Tuesday, January 3, 2012
Ghosts of D&D's Past, Present and Future articles ...
A little late for the xmas stuff ... I know ... but I happened upon these articles via a link from a friend on facebook. I am not an avid escapist reader, I should be probably as they have hit upon some very interesting topics lately. Normally they are a little more video game centric than suits my taste as a very casual video game fan. As for Gonzo ... well if D&D can be equated to a muppet character these days it would be Gonzo because one looks at D&D anymore and just wonders what the hell it is.
From the escapist ... interesting and right on really. The ghosts of D&D past, present and future. Really interesting discussion of the history of D&D in terms of the versions and why certain decisions were made, the effects they have had and where the franchise might be headed.
All in all good articles and they have comments from the likes of Chris Pramas (Green Ronin) and Erik Mona (Paizo, Pathfinder) as well as many of the game designers involved directly in many of these decisions, so worth the read for sure.
I think these articles rightly point out that D&D perhaps has been morphing into something else since 1989 ... I agree with that. I think that what D&D has meant to many people is quite different and it largely depends on your generation. For some (me) its mostly 2nd edition experience, others recall 1st ed as "their" edition and yet others 3.0-3.5. Only the very new consider 4e the version that broke their RPG cherry and sadly for them that was a short lived romance. Who knows where D&D will go in the future but I do know I feel sorry for Mike Mearls. My prediction is 5th edition will ultimately be a terrible failure and that Hasbro will eventually just sell off D&D as all tabletop gaming continues to slide, inevitably towards small press and less and less fat profits.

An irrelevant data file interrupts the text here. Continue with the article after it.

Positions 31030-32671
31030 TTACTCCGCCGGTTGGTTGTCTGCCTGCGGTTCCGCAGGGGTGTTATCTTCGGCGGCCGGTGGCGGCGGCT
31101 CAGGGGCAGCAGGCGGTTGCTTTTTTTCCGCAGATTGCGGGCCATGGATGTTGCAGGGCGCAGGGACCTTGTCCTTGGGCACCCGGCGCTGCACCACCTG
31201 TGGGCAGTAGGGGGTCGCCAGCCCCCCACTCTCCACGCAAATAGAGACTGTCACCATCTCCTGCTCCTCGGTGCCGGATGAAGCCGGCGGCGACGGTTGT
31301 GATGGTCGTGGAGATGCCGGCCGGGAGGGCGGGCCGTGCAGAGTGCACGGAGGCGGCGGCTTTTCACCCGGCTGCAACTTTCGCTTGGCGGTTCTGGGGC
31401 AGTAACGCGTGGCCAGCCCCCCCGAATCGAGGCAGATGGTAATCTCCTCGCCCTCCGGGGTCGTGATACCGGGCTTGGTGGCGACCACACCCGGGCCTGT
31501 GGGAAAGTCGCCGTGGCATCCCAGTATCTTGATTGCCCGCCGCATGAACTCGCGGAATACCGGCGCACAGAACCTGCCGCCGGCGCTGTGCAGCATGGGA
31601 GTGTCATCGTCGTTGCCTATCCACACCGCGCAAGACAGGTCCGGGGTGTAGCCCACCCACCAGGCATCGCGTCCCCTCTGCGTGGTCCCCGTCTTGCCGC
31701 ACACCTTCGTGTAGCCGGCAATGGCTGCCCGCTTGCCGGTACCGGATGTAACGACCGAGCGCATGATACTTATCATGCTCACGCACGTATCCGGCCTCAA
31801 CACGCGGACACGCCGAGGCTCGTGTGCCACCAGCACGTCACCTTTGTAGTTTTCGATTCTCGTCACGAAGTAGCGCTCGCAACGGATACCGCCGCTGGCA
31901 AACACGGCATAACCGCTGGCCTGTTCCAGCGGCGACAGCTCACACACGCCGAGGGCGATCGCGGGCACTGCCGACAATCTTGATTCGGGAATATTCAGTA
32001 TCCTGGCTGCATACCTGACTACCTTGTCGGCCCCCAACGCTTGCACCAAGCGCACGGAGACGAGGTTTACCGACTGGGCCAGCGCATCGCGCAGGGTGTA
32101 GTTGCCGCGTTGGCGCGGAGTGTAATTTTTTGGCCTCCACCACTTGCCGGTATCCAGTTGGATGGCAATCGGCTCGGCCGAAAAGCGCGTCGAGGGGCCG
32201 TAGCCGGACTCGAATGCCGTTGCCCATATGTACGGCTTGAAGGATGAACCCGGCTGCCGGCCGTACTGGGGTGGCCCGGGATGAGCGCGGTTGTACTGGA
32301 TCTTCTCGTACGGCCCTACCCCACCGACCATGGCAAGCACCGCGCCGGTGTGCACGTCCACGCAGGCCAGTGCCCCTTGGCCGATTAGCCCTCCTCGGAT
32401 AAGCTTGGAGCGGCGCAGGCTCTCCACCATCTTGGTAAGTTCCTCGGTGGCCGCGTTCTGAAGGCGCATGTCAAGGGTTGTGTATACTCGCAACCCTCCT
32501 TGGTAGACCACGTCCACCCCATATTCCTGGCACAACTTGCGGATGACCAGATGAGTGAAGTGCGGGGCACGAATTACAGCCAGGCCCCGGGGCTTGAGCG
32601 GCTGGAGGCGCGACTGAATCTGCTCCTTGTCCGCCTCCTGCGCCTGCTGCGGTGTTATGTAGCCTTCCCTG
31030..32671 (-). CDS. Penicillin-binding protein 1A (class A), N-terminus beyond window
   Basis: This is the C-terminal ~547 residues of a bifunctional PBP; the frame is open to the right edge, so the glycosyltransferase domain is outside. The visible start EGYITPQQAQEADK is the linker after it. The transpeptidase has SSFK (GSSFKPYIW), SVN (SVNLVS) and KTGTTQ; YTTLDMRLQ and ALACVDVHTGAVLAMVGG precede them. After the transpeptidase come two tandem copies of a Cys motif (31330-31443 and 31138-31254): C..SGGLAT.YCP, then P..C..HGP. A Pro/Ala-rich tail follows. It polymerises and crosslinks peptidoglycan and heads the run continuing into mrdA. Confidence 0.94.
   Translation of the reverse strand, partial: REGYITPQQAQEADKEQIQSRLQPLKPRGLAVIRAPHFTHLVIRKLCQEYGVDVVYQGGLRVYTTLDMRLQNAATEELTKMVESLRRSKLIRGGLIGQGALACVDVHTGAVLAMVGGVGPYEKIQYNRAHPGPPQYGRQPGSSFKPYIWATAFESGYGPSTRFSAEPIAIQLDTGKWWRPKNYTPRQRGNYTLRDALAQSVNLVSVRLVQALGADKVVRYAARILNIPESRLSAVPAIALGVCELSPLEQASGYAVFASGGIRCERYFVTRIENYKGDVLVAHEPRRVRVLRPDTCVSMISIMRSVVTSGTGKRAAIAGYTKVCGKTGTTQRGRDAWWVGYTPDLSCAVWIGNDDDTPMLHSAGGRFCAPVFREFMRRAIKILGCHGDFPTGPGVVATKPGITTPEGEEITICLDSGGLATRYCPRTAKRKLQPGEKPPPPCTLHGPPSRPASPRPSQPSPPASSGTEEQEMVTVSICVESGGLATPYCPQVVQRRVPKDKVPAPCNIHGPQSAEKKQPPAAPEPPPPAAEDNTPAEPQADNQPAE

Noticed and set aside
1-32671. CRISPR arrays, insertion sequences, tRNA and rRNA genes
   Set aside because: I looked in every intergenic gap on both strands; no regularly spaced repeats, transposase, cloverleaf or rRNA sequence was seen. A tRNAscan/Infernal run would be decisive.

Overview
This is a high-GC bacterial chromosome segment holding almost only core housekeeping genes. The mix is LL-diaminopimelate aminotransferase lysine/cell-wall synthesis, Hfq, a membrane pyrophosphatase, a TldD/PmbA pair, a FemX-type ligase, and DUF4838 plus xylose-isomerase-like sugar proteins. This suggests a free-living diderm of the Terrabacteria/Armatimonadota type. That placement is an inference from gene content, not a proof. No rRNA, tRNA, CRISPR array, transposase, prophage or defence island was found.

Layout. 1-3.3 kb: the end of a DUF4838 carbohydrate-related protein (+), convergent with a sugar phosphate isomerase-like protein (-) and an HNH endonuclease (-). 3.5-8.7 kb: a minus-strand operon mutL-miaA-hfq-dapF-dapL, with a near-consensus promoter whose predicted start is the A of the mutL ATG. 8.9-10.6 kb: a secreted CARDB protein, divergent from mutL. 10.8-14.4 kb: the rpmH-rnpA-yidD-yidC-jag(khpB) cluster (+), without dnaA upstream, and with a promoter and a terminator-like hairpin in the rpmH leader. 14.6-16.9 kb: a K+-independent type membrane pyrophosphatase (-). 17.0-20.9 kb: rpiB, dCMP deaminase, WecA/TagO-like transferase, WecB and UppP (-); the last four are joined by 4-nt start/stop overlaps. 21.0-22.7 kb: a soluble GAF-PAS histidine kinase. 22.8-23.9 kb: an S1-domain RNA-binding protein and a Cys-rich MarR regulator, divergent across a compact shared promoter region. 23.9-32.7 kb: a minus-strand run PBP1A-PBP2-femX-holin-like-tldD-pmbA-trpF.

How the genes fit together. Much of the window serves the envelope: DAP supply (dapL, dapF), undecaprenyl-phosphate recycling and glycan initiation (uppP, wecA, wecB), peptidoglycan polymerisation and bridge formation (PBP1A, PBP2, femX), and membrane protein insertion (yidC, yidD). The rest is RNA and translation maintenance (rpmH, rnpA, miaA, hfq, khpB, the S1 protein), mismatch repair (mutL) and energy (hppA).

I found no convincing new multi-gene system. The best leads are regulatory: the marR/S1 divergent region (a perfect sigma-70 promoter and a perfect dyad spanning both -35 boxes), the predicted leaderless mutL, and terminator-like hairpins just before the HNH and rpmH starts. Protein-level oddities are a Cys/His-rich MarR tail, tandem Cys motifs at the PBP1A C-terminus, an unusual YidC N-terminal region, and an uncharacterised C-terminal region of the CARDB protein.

"The result of this philosophy is that, perhaps more than ever before, gamers are playing different games than the official D&D coming out of the Wizards of the Coast. "What D&D faces now with different editions and old school versus new school, and 3.5 versus 4th edition, it's like the comic book conundrum," Mearls said in reference to the differences between Silver Age Captain America versus the plot of the recent Captain America film. "How do we get all these guys back together, so we actually have real communities, not just a bunch of separate smaller communities, that don't really interact in any way?""